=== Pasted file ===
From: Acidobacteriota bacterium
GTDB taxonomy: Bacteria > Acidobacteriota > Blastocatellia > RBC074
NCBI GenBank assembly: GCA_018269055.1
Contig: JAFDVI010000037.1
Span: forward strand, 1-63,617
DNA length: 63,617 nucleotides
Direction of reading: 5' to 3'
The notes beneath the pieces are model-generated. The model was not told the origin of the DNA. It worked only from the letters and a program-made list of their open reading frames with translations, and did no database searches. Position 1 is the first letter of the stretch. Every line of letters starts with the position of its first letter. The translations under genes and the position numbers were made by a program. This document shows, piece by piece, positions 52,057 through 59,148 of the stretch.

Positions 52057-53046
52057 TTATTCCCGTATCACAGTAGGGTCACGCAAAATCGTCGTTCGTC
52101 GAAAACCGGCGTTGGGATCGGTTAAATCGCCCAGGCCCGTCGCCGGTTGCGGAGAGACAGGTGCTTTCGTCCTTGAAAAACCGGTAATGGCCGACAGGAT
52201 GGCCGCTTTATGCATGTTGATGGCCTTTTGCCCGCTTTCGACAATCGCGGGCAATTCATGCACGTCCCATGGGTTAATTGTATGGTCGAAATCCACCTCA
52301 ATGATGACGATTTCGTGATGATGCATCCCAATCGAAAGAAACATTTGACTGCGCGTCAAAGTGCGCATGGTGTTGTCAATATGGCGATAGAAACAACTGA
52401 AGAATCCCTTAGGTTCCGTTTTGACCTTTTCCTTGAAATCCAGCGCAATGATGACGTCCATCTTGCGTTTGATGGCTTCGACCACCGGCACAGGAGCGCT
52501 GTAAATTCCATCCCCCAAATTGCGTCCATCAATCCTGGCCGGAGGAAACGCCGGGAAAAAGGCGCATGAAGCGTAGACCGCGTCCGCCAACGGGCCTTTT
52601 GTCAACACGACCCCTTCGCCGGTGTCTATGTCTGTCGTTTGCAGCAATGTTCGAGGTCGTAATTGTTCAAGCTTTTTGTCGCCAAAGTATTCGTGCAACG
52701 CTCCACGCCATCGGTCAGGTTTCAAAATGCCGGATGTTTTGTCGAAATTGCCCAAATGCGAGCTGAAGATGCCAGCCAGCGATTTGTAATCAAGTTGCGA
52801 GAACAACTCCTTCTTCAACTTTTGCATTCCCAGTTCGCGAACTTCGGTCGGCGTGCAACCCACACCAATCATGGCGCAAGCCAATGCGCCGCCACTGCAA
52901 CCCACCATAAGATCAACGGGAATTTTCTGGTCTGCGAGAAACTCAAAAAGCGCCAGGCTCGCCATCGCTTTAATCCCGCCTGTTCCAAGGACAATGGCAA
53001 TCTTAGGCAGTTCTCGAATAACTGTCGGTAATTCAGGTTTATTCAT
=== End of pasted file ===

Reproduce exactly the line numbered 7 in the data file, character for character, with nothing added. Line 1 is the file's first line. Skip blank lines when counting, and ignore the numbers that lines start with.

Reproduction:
Direction of reading: 5' to 3'